Caught in the middle is Angie (Zhou Xun), a career woman in Shanghai who has always been in love with her best friend/colleague Marco (Huang Xiaoming). She suffers an emotional breakdown when Marco meets Hailey (Sonia Sui), the epitome of flirtatious Taiwan girls, on a business trip to Taiwan and is quickly ensnared by her. With the help of Angie's friend May (Hsieh Yi Lin) and her army of Shanghainese flirts, Angie will have to learn the art of flirting to win Marco back.
Casting is often half the battle in comedies, and Women Who Flirt wins it resoundingly. Playing to her public persona, Zhou Xun is spot-on as the tomboy-esque woman who has to be someone she wasn't nurtured to be. Sui is equally effective playing up her own persona as the Taiwan flirt who has a few tricks up her sleeves. Successfully undoing her thankless, clichéd fat comic relief role in the Tiny Times series, Hsieh is absolutely brilliant as the confident flirt master who can get any man she wants.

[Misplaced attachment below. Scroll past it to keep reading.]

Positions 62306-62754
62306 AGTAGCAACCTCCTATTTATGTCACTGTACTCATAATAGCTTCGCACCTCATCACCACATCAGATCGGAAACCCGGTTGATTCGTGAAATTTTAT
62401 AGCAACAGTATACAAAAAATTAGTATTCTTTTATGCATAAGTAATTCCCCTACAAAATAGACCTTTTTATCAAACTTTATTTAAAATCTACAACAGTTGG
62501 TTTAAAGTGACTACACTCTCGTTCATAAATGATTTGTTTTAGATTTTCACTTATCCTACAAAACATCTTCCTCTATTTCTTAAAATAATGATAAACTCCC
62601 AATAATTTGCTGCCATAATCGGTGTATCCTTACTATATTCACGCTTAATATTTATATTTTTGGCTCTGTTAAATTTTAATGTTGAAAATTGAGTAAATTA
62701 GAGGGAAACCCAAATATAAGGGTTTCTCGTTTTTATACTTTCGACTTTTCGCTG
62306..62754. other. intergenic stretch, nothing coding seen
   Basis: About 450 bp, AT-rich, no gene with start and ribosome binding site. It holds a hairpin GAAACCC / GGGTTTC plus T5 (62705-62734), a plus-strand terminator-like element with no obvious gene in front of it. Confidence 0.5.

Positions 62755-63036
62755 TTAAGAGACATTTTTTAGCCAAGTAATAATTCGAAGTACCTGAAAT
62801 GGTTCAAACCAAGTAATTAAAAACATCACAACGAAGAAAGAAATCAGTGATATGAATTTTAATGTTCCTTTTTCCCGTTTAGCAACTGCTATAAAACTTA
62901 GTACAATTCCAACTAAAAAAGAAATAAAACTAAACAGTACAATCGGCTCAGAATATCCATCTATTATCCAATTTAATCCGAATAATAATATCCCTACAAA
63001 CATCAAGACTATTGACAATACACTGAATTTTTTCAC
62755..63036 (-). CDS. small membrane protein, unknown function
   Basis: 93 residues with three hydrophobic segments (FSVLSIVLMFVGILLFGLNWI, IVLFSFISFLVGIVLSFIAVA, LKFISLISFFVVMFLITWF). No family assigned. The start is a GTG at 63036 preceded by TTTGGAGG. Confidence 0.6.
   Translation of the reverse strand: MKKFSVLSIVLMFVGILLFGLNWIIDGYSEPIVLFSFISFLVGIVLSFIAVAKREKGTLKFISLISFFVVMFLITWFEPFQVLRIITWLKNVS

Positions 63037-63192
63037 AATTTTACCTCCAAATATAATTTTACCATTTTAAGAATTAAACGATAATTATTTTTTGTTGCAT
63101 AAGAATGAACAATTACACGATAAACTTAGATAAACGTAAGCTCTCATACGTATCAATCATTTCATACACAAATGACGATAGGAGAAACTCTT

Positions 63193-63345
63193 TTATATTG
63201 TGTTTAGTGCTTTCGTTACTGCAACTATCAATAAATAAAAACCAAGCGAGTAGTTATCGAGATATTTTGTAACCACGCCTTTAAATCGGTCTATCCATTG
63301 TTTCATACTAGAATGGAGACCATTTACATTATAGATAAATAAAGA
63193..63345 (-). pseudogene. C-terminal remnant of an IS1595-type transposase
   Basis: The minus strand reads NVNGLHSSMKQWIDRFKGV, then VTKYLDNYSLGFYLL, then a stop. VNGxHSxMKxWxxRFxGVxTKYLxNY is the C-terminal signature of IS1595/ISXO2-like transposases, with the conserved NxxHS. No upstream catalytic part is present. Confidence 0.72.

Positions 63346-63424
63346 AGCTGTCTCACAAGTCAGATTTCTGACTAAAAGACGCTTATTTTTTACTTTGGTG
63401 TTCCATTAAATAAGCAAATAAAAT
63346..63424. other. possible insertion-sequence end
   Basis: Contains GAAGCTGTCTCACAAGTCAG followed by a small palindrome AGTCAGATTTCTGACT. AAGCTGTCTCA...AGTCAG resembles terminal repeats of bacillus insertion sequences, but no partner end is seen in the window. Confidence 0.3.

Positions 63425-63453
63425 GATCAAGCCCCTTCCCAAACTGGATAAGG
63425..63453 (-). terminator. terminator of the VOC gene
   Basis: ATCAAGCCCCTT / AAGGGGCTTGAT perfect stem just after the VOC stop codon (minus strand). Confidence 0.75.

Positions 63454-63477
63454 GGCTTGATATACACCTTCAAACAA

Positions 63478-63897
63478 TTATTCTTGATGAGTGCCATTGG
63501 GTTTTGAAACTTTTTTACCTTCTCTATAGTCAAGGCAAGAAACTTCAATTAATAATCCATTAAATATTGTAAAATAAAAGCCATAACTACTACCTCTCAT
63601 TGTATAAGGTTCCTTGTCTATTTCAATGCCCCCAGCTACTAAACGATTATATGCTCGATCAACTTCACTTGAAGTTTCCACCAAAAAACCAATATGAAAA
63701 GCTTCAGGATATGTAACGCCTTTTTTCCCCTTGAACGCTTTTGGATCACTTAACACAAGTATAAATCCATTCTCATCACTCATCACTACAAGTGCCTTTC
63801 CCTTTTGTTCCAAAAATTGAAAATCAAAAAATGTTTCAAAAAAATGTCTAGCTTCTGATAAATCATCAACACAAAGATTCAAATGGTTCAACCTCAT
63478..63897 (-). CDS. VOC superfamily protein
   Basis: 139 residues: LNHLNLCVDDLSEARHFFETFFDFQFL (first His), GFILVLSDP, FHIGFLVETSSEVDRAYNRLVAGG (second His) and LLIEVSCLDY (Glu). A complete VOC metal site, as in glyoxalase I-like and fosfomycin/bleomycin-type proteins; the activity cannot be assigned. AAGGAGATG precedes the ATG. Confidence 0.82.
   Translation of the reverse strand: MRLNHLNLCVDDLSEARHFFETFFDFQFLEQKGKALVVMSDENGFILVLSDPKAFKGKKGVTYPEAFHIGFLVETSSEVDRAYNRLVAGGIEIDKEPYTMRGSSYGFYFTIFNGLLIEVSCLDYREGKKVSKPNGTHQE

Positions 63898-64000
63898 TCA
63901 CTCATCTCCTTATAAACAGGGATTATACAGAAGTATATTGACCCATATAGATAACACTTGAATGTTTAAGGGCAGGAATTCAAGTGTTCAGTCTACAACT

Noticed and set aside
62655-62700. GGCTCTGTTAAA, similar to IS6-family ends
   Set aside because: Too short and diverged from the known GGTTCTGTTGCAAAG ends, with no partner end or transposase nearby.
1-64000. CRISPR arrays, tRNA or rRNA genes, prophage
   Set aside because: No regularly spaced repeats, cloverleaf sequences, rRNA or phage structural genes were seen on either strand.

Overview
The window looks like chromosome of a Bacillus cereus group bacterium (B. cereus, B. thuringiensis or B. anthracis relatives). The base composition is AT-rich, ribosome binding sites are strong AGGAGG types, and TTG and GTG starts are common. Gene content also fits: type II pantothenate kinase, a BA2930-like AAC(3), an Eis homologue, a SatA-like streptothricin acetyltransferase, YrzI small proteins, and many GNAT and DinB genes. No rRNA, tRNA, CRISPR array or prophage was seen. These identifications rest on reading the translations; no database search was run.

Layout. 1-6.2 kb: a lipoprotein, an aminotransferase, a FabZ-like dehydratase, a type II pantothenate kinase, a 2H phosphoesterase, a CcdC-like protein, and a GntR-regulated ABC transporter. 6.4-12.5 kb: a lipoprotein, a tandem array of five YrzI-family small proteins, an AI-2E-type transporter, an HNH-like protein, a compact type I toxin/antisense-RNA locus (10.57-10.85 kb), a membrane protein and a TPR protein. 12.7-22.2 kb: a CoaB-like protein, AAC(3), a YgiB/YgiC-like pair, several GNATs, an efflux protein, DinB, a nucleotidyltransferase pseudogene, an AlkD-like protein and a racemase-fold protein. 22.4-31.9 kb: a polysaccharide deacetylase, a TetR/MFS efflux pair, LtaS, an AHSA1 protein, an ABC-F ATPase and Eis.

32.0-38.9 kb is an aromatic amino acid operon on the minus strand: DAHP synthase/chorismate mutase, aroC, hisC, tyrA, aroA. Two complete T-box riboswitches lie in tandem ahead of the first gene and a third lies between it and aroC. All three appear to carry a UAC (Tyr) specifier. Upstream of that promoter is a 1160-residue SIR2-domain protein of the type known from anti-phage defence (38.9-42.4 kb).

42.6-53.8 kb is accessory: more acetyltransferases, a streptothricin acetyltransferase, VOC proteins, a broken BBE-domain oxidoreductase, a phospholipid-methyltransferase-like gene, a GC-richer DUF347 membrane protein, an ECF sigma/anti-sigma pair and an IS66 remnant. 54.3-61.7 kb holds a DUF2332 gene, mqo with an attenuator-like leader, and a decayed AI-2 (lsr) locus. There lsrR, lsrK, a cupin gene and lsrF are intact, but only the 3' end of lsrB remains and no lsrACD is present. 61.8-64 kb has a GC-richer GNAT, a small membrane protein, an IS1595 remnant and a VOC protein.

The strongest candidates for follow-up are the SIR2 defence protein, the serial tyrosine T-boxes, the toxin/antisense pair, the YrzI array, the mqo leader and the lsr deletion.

As expected from its source material, Pang and his writers are virtually on auto-pilot when it comes to telling their simplistic story. Instead, they put all their efforts into injecting as much charm as possible into Angie's journey. Where Beyond Our Ken depicts women as complex, scheming figures who can't even trust each other, Women Who Flirt features more likeable characters and a message that is much easier to digest.
Being a politically correct commercial romantic comedy, it's easy to guess where Women Who Flirt is headed to, but the ride is still very entertaining and very funny. It would appear that Pang Ho Cheung has found love in his art, and audiences are happily benefitting from it.